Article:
This increasing reliance on a mainly government-funded private sector is a recognised recipe for disaster unless there is strong, independent oversight of performance against agreed standards. And so it has proved. The consequences are far worse than the equity problems created when new facilities are concentrated in well-to-do metropolitan areas. The push to generate profits affects workforce numbers and qualifications and leads to rationing and neglect and gaming the accreditation system, and the results can be life-threatening for residents.

Workforce numbers are the vital factor. Quality and safety, protection of rights and dignity, respect for culture and lifestyle — all these rely on adequate numbers of well-trained staff, especially for those residents who have no one else to watch over them.

An estimated 235,764 people were working in residential care in 2016. The majority were personal care assistants, with nurses (both registered and enrolled) making up a small and declining minority. Some 1701 fewer full-time equivalent RNs worked in aged care in 2016 than in 2003, a period in which the number of residential aged-care places increased by 30 per cent. Acknowledged skills shortages are one factor, aggravated by low wages, but in too many cases the number of trained nurses is kept low as a cost-saving measure. The use of casual staff to fill workforce gaps only exacerbates sustainability, thus creating a vicious cycle.

A recent survey of the aged-care workforce found that people are worried about staffing levels at their workplace and want more time to care for residents. The analysis showed that residents should be receiving an average of four hours and eighteen minutes of care each day, but currently only two hours and fifty minutes is being provided. In many situations, a single registered nurse is responsible for over one hundred patients; administration and paperwork requirements mean that most nurses are spending less than a third of their time on care.

The consequences can be severe: falls, urinary tract infections, malnutrition, pressure sores, assault by other residents. Partly as a result, preventable deaths in residential aged care have risen 400 per cent over the past decade, mostly as a result of falls, choking and suicide.

It’s predicted that the aged-care workforce will need to grow by about 2 per cent annually for the next thirty years to meet demand, even with technological innovation and changes to service-delivery models. Staff will need to be trained to provide complex care to people from culturally and linguistically diverse backgrounds and from the LGBTI communities.

Although the government recently established a taskforce to develop an aged-care workforce strategy, it has done nothing to tackle the deficiencies in data and lack of nationally agreed standards that make it difficult not only to analyse the current workforce and also to assess future needs. Operators have found it far too easy to satisfy accreditation audits, announced months in advance, which focus on compliance with paperwork and rarely follow up concerns raised. Failures of care are mostly brought to light by family members, and adverse media coverage also generally originates with families. Earlier this year, abuse and neglect was revealed at a South Australian nursing home that had easily passed accreditation audits despite a decade-long history of poor care. Aged care minister Ken Wyatt has at last announced that providers will now be subject, without warning, to comprehensive inspections over several days.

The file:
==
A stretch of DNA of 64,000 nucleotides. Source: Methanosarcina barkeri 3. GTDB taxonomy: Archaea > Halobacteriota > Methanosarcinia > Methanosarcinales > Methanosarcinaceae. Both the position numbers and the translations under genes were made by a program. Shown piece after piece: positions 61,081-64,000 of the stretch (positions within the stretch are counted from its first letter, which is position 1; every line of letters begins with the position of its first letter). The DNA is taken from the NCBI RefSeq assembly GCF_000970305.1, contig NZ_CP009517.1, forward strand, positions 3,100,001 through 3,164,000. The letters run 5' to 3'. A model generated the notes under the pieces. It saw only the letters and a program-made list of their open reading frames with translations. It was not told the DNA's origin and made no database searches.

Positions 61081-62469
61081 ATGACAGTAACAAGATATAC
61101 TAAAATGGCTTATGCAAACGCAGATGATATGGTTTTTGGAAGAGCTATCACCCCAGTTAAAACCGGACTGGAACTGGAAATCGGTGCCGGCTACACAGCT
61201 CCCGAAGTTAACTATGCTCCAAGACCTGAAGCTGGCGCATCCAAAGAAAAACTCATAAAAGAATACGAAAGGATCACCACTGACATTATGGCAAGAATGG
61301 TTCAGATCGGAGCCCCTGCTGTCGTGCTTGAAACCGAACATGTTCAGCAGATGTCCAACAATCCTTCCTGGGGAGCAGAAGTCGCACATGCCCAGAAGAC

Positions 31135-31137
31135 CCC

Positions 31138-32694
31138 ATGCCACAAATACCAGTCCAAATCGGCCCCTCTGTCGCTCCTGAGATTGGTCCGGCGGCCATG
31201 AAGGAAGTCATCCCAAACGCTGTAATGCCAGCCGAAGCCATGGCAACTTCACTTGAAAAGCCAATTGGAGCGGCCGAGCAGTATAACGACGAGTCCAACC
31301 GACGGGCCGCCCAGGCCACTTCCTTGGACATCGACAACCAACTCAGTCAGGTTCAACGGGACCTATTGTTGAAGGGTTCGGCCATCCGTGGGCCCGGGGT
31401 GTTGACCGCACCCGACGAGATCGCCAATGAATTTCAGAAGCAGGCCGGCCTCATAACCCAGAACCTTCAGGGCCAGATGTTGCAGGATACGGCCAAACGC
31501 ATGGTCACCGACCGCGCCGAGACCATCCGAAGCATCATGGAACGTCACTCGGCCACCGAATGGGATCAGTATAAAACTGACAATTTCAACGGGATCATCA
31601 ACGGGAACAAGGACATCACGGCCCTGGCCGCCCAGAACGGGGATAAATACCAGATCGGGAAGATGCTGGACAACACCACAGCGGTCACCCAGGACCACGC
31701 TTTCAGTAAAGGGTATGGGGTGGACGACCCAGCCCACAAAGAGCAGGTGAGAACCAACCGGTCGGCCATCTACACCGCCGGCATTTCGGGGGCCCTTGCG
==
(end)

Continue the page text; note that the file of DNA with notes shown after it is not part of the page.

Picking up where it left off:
Much more needs to be done. The current standards — which require nursing homes to provide “adequate nourishment and hydration,” for instance, and “maintain an adequate number of appropriately skilled staff” — are so general as to be almost useless. No federal standards exist for nutrition and menu planning or for staff-to-resident ratios and skill prerequisites. Infection control practices are patchy and guidelines about the use of physical and pharmacological restraints are ignored. In too many cases, family members who speak out about residents’ care and conditions are banned from visiting. Small wonder that conditions at one nursing home were likened to Guantanamo Bay.

The government’s 2015 Aged Care Roadmap aimed to move aged care towards a market-based, demand-driven system, with proposals to uncap places, open up pricing, reduce regulations and get rid of red tape. But even the chair of the committee that produced the report says these are radical changes and cautions that the risks to providers, consumers and government of such changes would need to be carefully managed.

Australian government spending on aged care will more than double relative to national income between 2010 and 2050. Long-term solutions that are financially viable for both government and users of the system will not be delivered simply by new business models in the private sector. Aged care is much more than “an industry” within the Australian economy, it’s about providing respect, dignity, comfort and care to elderly Australians at the end of their lives. ●